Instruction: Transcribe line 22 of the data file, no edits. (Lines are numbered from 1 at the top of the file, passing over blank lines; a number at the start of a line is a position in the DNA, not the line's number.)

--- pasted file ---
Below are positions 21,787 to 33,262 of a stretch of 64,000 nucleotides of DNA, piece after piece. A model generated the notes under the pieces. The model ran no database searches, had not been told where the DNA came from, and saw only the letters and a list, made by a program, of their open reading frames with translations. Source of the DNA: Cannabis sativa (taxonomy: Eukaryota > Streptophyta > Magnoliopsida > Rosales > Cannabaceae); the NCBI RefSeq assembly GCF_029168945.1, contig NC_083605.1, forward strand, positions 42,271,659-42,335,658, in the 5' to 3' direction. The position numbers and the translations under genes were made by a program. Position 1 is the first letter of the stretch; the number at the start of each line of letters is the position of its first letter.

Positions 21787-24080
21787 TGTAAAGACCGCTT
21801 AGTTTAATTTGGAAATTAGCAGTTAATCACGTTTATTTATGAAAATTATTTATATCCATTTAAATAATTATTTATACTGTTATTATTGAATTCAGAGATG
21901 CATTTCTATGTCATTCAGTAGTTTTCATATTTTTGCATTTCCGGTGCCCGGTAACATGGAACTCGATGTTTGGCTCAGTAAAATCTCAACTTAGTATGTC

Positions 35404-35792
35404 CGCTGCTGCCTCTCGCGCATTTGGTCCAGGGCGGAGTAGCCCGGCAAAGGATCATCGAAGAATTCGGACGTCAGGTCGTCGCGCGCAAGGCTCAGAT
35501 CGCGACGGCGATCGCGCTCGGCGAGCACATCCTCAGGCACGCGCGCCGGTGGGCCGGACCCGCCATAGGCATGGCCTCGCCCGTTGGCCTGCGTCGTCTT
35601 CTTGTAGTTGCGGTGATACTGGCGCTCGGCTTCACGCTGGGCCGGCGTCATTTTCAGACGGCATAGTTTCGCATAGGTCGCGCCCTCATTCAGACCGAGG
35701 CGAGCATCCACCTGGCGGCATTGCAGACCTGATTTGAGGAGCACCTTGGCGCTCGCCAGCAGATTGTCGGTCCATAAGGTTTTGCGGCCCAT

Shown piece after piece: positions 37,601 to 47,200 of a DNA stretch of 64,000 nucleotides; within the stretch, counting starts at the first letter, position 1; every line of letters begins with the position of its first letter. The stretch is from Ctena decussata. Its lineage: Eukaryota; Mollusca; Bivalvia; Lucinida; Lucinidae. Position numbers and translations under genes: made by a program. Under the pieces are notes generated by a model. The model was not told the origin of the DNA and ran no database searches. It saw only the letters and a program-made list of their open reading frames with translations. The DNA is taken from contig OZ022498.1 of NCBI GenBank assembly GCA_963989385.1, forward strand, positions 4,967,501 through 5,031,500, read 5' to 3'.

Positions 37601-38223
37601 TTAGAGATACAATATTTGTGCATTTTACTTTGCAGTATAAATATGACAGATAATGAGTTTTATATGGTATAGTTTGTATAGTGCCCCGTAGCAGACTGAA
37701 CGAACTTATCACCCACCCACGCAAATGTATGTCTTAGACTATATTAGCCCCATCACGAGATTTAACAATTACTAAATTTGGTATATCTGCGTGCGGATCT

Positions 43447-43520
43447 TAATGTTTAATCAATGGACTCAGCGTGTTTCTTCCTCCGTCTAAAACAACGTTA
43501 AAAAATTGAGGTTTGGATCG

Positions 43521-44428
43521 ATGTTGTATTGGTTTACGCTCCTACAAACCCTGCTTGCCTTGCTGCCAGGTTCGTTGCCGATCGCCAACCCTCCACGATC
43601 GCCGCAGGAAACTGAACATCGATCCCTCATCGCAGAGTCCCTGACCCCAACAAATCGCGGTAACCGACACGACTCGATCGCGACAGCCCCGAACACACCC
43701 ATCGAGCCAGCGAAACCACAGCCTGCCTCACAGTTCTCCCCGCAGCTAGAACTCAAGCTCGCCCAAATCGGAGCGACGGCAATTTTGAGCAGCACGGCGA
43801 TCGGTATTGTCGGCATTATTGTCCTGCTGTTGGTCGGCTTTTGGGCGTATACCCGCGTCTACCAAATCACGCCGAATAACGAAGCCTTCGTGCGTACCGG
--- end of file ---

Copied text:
43801 TCGGTATTGTCGGCATTATTGTCCTGCTGTTGGTCGGCTTTTGGGCGTATACCCGCGTCTACCAAATCACGCCGAATAACGAAGCCTTCGTGCGTACCGG